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How one small fix could open access to research

(theconversation.edu.au): Universities already stockpile academic papers so they can report their output to the government. But stockpiling the wrong version of the paper can restrict their right to make the paper available on open access.
   
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Universities opting-out of access copyright

(p2pnet.net): The shift away from Access Copyright marks the culmination of years of technological change within Canadian education that has resulted in new ways for professors to disseminate research and educational materials as well as greater reliance by students on the Internet, electronic materials, and portable computers. Ten years ago, photocopy licences made sense since physical copies were the primary mechanism to distribute materials. The availability of a wide array of materials from alternative sources allows educational institutions to reconsider the Access Copyright approach.
   
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Universities Join Together to Support Open-Access Policies

(chronicle.com): The University of Kansas has had a faculty-approved open-access mandate in place since 2009. What it hasn't had is a group of like-minded institutions to share ideas with about how to support such policies. Kansas and 21 other universities and colleges recently announced that they're joining forces to form the Coalition of Open Access Policy Institutions, or Coapi.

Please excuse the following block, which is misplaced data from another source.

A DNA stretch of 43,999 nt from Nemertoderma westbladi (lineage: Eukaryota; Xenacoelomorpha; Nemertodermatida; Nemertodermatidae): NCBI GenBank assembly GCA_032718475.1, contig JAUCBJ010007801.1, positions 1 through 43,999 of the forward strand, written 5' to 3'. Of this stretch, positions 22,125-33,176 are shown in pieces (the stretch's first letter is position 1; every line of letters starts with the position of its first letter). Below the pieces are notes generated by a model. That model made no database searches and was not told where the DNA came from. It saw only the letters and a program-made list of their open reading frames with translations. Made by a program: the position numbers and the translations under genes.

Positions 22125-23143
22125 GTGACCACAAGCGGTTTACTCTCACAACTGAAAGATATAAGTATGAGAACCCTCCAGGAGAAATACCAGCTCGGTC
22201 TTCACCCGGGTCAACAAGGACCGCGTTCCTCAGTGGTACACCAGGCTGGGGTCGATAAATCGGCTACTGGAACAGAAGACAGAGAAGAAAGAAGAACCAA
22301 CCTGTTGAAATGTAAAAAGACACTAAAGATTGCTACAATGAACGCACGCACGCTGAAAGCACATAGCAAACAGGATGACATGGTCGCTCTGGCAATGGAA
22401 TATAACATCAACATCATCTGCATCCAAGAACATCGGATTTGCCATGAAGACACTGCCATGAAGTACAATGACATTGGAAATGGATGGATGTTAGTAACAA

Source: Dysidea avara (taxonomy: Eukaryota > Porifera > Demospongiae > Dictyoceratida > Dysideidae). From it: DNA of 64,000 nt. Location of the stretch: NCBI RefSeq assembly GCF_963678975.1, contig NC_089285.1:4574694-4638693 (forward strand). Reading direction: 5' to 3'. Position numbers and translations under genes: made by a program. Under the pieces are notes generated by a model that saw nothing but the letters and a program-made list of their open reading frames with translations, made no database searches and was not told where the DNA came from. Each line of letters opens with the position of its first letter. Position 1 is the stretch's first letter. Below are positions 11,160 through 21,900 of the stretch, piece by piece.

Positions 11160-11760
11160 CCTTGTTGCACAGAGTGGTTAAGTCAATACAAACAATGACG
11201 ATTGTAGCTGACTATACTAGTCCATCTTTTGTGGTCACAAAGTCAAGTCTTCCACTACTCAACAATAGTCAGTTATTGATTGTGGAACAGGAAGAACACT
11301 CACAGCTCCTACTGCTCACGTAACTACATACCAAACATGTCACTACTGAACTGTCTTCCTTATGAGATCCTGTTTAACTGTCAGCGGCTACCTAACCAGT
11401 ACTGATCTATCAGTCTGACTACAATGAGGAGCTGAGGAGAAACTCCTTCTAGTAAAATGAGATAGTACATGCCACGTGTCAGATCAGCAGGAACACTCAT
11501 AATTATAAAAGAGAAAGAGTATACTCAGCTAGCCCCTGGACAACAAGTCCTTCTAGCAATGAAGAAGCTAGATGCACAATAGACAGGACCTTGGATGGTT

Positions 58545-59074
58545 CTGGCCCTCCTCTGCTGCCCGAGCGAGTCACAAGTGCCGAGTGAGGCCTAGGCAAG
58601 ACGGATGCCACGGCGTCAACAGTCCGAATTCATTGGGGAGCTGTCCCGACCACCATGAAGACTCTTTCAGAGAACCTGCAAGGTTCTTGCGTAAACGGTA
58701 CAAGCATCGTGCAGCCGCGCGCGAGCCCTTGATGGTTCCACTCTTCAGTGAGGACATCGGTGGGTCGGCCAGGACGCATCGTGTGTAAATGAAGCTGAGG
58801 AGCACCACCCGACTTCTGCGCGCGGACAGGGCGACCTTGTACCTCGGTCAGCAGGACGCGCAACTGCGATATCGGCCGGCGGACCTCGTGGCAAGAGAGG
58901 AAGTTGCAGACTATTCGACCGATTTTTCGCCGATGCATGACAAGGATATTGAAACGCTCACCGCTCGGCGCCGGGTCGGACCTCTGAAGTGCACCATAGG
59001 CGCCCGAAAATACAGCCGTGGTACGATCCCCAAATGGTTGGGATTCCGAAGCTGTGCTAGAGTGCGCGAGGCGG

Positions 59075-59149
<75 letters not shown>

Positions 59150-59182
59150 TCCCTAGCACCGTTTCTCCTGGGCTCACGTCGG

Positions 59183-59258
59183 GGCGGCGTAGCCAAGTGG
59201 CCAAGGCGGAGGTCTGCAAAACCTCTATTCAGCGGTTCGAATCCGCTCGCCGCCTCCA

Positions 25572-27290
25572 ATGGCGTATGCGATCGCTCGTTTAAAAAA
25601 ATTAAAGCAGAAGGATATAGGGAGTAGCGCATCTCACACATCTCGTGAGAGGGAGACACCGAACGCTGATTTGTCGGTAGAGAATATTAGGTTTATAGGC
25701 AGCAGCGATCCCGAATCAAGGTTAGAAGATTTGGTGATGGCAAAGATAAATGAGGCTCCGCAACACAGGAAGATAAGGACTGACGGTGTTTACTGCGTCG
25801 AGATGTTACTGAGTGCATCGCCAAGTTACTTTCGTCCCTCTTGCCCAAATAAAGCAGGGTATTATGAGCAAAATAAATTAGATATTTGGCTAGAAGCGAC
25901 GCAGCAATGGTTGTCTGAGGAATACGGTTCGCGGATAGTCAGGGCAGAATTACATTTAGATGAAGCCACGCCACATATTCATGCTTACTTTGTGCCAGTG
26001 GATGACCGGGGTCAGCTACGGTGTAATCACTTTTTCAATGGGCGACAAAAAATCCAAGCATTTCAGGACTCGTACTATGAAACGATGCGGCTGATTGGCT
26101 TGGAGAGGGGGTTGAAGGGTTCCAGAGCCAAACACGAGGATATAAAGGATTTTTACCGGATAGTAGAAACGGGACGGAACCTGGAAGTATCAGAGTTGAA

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The Three Keys to Japan's Future E-book Growth

(publishingperspectives.com): The growth of Japan's e-book market has been stymied by its publishers. To cope, frustrated consumers are creating their own digital copies of books from printed books. The practice is called "Jisui," ("cooking one's own meals"). New book scanning services have emerged to meet the growing demand from the tablet and PC readers.
   
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Apple comes under fire after Amazon adjusts Kindle app

(pcadvisor.co.uk): Apple has come under fire after changes to the iTunes App Store led Amazon to alter its Kindle app. The changes, which were first announced in August but only introduced on June 30, saw app developers being required to hand over 30 percent of cost of any content they sold via an app hosted in the iTunes app store. As a result, Amazon removed a link to the Kindle Store in the app that allows iPhone and iPad users to download and read ebooks on their iOS device.
   
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